I don’t love its chunky pixel art or endlessly referential humor, but I admire its gusto.  We get a meta-videogame without the hand-wringing, one that embraces all that’s silly and profound in a beloved genre.

(May 2014, Xbox 360)

 

Wolfenstein: The New Order – 7


This is how you take your schlock seriously.  Not with fake guilt or thematic cleverness applied to familiar mechanics.  But with big-ass guns to shoot Nazis who’ve taken over the world.

And what a world it is.  The New Order commits to its fiction through its spaces.  Levels expand beyond mere shooting galleries and offer relief from the usual mayhem by articulating a monstrous alternate history.  Perhaps most surprising, the women in its world are strikingly diverse, believable, even adult.

This is not a game that transcends its genre – it fulfills it.  This Wolfenstein knows itself, and its confidence shows.

(May 2014, Xbox 360)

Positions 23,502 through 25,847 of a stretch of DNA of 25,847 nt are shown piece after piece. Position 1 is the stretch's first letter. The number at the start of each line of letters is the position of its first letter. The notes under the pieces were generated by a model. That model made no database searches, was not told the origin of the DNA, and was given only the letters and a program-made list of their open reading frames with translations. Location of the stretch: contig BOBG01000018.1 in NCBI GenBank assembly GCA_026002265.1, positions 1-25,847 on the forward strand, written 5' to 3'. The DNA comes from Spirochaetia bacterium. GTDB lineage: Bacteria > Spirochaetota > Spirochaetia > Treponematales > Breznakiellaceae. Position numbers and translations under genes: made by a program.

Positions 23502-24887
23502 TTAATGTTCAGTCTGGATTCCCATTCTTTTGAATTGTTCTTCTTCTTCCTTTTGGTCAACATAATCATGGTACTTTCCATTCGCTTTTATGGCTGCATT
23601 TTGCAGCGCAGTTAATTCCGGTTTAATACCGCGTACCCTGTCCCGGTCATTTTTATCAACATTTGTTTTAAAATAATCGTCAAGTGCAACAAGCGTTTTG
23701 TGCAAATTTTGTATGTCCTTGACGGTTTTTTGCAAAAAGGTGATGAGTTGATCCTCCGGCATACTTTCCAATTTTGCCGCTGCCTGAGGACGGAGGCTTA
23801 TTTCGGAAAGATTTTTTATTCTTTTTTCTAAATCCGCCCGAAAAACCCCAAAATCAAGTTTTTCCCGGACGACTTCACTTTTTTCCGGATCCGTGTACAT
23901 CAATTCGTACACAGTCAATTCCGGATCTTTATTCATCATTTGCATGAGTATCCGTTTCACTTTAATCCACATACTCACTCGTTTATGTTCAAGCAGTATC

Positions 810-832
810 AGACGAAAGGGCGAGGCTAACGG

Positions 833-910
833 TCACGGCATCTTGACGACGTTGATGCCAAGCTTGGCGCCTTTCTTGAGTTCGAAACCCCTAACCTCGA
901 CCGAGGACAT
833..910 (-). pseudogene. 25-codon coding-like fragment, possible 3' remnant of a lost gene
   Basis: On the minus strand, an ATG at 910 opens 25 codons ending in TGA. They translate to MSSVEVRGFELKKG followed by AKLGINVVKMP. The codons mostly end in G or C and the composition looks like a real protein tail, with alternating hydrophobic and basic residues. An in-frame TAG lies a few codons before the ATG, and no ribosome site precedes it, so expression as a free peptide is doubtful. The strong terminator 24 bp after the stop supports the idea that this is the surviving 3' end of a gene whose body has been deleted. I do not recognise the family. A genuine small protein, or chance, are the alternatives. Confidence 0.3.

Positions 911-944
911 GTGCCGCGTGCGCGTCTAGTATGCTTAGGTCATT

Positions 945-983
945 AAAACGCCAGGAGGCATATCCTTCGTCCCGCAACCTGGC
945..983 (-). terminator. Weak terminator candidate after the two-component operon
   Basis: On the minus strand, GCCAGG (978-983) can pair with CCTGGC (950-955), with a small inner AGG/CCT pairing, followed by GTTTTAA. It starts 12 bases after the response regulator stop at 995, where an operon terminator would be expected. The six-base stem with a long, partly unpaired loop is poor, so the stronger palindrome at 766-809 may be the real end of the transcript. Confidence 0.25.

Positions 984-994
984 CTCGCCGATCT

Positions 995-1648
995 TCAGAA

Where Is My Heart? – 6


The core idea is simple and fantastic: fractured windows on a contiguous world.  A gentle puzzle-platformer that is all parts, no whole.  Your characters traverse cohesive spaces; your eyeballs do not.  A return to wholeness may be the thematic arc of the game, but it’s also what’s required of your mind to navigate each level.

Where Is My Heart? never quite follows through on its ideas, though.  Only one character has an ability uniquely related to the fragmented landscapes, and the game seems content to follow the usual videogame trajectory of recombining elements towards increasing convolution.  Thankfully, it is brief.

(June 2014, PS Vita)

 

Mario Kart 8 – 5


I get it: it’s beautiful, it’s fun, it’s Mario Kart.

Why is that enough?  The perfectly-tuned Nintendo spit-shine only takes us so far.  No wonder Luigi’s death stare has dominated discussions.  What else is there to talk about?

Antigravity features barely register, and new tracks amount to little more than twisting HD reskins.  Its best level ~ Mount Wario ~ is almost a place.

Updated classic tracks lay bare 8’s guiding philosophy: the uninterrupted thrill.  Why bother with dynamic traffic in Toad’s Turnpike when you can boost along the walls instead?

Now That’s What I Call Mario Kart! Vol. 8.

(June 2014, Wii U)

 

Shovel Knight – 4


I have played all its NES precursors.  I sure enjoyed them at the time.  But why should this be considered a good thing?  Why can’t videogames suffer a little more anxiety of influence?  Great videogame design is not timeless anyway.